Steptoe And Son is a classic British comedy that aired during the 1960’s and 70’s. The series was written by Ray Galton and Alan Simpson and centred around the cranky old Albert Steptoe, a rag and bone merchant, and his son Harold who wanted to do more in life than simply continue in the family business. Growing up through the 70s I have fond memories of watching this comedy series with my family and so I admit to having high expectations of this play adaptation.

On arrival at The 1812 Theatre, patrons are greeted with an array of second hand items cluttering one end of the foyer. More items are found along the front edges of the stage. But what impresses the most is the stage set itself. Clearly Neil Barnett, Christine Grant and Cirara Wolstenholme have been very busy collecting second hand “junk” to add to the superbly designed set (convened by John Mills). The 1812 Theatre are renowned for their quality sets – and again, they have raised their own benchmark. Audible gasps of “wow” could be heard amongst the audience as they perused the set – and this was before the show had even started.

The stage is cleverly divided into an outdoor and an indoor scene and they have managed to utilise every possible space on the stage to full advantage.

Keith Hutton and Ed Kennett

Keith Hutton and Ed Kennett

Walk-on applause is usually reserved for the truly big names of theatre – but at the opening night of Steptoe and Son, Keith Hutton received a huge round of applause as he entered the stage. The applause was not because he was Keith Hutton (in fact Hutton is almost unrecognisable in this character) – the applause was due his uncanny resemblance, in not only his physical appearance but also in mannerisms, to the original television character of Albert Steptoe. Hutton is quite simply brilliant in this role: mischievous, conniving, manipulative and cranky but all the while somehow endearing.

Ed Kennett and Keith Hutton

Ed Kennett and Keith Hutton

In the role of Harold Steptoe is Ed Kennett who is convincing as the long suffering son who dreams of more from life but is not quite able to step out and achieve it. Kennett effectively brings the vulnerability of Harold to the story and provides the justification to why he doesn’t leave his father and simply start a new life. There were a few early lines that were difficult to hear – either volume or accent – but this seemed to improve as the story unfolded.

Rounding out the cast are Fred Barker as the Vicar and Thelma Halse as Roxanne.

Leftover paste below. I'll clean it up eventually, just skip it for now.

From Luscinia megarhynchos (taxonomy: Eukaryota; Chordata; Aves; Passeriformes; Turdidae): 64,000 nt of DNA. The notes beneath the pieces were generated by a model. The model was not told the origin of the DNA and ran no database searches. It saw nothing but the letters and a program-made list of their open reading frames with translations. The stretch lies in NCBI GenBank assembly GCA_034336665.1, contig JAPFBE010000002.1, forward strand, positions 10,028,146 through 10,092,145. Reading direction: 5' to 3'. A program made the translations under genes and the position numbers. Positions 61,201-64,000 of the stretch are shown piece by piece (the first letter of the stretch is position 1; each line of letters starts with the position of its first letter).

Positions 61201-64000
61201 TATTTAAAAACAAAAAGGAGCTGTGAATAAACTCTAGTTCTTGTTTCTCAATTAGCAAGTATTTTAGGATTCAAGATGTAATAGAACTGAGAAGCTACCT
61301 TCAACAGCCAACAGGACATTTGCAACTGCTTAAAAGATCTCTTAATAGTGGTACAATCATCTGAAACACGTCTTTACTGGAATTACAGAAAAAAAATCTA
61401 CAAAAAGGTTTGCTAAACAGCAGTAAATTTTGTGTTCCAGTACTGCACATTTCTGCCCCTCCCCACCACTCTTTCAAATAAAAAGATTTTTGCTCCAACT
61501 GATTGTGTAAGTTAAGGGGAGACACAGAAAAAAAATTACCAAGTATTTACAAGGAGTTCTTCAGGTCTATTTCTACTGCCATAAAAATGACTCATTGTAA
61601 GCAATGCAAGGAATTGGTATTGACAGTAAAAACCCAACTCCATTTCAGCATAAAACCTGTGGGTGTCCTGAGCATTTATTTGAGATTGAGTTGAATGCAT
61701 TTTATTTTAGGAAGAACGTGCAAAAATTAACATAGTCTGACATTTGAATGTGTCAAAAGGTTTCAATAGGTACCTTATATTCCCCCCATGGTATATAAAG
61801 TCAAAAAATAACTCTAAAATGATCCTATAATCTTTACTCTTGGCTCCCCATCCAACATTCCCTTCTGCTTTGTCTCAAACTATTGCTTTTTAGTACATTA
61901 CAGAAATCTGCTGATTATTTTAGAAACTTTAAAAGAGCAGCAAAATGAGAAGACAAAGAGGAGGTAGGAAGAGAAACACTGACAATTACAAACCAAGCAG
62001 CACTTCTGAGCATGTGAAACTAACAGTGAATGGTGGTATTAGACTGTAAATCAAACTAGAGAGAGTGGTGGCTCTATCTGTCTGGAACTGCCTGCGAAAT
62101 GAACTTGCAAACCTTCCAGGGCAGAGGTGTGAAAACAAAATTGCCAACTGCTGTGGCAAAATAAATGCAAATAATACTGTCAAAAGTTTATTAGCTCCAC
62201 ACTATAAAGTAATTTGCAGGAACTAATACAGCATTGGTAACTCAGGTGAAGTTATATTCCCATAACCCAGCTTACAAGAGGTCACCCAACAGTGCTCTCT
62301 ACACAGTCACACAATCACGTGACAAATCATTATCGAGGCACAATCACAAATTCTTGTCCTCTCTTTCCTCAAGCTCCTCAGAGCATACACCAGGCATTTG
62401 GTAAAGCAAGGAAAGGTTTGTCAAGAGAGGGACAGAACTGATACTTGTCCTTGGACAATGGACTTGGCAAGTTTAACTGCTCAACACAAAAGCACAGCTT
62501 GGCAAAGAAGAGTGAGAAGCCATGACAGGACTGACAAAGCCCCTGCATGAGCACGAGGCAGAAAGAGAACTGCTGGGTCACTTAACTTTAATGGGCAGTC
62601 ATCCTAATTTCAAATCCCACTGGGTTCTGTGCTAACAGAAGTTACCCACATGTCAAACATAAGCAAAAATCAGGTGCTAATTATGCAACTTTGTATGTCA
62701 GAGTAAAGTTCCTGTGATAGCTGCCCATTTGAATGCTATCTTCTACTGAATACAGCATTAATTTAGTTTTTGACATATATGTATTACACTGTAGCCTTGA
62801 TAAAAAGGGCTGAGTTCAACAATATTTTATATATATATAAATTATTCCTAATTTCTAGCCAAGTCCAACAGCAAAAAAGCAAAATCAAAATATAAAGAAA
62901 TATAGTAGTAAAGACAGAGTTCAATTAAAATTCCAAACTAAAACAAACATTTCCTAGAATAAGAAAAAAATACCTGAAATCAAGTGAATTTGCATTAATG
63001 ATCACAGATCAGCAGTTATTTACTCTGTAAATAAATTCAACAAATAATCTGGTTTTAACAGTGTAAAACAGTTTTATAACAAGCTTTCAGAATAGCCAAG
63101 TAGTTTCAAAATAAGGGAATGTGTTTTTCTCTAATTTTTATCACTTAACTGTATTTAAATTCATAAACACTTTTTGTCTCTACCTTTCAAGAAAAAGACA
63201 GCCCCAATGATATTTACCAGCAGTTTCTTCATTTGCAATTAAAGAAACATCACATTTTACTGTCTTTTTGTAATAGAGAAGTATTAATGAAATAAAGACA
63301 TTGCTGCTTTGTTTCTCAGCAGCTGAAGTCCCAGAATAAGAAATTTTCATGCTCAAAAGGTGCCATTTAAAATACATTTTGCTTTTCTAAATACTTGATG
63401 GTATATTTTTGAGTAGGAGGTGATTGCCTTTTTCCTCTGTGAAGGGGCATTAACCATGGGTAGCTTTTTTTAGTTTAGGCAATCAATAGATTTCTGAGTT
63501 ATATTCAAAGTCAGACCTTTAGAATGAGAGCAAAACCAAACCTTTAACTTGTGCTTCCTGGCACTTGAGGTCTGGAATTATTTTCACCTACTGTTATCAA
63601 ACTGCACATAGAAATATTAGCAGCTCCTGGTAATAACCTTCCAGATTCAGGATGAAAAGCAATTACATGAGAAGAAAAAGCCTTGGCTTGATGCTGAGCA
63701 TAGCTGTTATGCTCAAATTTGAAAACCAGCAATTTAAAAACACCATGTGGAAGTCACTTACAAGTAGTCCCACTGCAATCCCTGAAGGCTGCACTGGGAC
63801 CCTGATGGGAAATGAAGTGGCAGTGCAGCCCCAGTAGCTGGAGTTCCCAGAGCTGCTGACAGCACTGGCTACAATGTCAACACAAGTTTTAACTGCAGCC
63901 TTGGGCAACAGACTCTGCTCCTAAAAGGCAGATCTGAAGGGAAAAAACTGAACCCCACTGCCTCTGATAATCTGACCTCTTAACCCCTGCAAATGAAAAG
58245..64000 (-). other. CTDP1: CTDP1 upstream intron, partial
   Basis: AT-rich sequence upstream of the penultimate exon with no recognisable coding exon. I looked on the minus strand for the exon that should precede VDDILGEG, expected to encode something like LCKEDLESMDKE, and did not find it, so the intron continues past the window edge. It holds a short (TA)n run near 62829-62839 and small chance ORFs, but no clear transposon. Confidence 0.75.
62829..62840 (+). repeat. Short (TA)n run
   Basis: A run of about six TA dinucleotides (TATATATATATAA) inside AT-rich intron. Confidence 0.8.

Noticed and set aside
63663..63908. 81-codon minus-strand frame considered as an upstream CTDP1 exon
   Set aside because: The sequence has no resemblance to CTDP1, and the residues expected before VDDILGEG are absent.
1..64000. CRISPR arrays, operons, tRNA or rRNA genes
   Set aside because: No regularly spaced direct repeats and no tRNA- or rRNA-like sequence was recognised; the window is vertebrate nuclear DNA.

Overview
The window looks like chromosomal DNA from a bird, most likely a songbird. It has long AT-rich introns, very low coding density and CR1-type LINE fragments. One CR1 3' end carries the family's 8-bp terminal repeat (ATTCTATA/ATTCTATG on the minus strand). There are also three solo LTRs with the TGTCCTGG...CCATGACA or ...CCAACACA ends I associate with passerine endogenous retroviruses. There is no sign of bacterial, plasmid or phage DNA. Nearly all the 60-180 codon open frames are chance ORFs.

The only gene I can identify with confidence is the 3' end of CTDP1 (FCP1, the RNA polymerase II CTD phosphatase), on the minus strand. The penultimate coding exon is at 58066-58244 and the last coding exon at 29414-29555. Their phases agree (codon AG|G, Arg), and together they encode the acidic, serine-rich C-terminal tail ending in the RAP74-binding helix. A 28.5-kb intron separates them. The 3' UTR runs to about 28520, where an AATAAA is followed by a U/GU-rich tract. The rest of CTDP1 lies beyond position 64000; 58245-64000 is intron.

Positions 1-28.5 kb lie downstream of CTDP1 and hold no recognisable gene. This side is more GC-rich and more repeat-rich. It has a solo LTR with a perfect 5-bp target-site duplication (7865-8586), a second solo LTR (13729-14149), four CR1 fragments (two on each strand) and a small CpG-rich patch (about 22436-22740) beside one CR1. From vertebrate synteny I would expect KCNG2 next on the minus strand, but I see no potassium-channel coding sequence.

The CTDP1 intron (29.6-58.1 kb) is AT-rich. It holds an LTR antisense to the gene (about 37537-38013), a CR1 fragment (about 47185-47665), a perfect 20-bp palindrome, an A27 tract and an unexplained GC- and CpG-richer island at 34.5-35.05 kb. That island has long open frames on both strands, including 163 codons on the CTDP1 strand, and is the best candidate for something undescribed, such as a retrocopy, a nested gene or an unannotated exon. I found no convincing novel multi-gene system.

Director Christine Grant has adapted three episodes of this British comedy series for the stage. Wisely, she has chosen the pilot episode and episode one as the first act which effectively lays down the background to these characters. If you had never seen an episode of Steptoe and Son in your life it wouldn’t matter, as this play adaptation ensures no background knowledge is required. The end of act one had the audience laughing and chatting all the way through interval and eager for another “episode” in act two. This was a splendid opening night and with another couple of performances the cast will settle and further develop in their roles.

Grant has captured the essence of this dysfunctional family comedy, ensuring the audience waivers in their empathy for each character – wanting Harold to realise his dreams but then not wanting Albert to be left alone, feeling sorry for Harold one moment and then sorry for the Albert the next. The show is packed full of laughs – often at the expense of poor Harold.

There are some inevitable scene changes that need to take place, but full credit to the performers for maintaining their characters as they moved around the dim stage and made the necessary changes themselves.

Steptoe and Son cart

Wardrobe by Christine Hibberd is well suited for the characters and the period. The clothing looks worn – and a little more dirt would only add to the overall impression of this “dirty old man”. Excellent lighting design by Robin Le Blond and sound design by Christine Grant complete what is a very high quality production.

Steptoe And Son is community theatre at its best and it’s hard to imagine a “professional production” could do much better. Whether you’re there to reminisce or seeing it for the first time, if you enjoy British comedy this play is a must.

Steptoe and Son is now playing at The 1812 Theatre.